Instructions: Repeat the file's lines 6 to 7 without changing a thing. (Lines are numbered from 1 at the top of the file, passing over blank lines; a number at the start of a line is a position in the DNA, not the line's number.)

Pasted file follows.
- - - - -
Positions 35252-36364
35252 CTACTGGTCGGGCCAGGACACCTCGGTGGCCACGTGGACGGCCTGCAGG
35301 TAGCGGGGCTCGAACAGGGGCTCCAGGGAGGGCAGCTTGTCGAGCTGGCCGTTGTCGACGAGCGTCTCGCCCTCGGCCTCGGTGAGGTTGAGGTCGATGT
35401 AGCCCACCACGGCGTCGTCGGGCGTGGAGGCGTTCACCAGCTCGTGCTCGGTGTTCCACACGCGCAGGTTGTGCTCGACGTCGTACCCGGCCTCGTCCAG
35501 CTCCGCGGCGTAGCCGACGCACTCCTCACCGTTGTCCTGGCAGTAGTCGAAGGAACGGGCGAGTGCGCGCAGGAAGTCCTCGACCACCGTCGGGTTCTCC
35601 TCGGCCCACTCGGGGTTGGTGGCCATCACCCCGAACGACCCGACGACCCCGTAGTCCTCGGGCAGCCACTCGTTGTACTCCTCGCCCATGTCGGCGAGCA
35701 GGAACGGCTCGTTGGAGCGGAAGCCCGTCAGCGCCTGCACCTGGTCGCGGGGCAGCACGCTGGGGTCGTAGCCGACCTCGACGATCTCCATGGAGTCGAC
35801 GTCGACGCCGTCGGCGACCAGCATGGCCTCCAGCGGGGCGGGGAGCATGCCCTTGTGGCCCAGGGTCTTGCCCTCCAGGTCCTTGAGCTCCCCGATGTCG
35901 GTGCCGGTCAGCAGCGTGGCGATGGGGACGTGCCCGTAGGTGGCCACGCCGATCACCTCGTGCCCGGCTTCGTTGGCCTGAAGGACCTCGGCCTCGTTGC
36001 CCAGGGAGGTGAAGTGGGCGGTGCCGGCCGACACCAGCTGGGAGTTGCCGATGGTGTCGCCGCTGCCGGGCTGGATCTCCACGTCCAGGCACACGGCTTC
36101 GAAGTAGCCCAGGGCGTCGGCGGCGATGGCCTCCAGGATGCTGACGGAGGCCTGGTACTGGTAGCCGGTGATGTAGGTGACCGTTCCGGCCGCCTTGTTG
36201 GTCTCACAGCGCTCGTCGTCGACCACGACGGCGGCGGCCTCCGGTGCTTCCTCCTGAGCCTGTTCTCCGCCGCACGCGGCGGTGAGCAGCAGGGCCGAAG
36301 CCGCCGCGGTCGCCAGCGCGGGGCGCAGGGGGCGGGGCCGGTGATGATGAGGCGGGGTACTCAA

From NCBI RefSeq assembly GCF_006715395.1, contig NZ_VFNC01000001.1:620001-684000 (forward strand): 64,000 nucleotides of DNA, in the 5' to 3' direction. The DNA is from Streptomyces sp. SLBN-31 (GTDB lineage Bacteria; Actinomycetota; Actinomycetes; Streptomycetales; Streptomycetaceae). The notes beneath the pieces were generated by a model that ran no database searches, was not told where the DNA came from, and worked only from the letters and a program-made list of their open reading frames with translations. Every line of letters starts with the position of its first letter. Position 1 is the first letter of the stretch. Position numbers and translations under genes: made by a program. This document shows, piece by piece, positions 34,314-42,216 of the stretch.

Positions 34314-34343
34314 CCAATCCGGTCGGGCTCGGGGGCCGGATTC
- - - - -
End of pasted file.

35601 TCGGCCCACTCGGGGTTGGTGGCCATCACCCCGAACGACCCGACGACCCCGTAGTCCTCGGGCAGCCACTCGTTGTACTCCTCGCCCATGTCGGCGAGCA
35701 GGAACGGCTCGTTGGAGCGGAAGCCCGTCAGCGCCTGCACCTGGTCGCGGGGCAGCACGCTGGGGTCGTAGCCGACCTCGACGATCTCCATGGAGTCGAC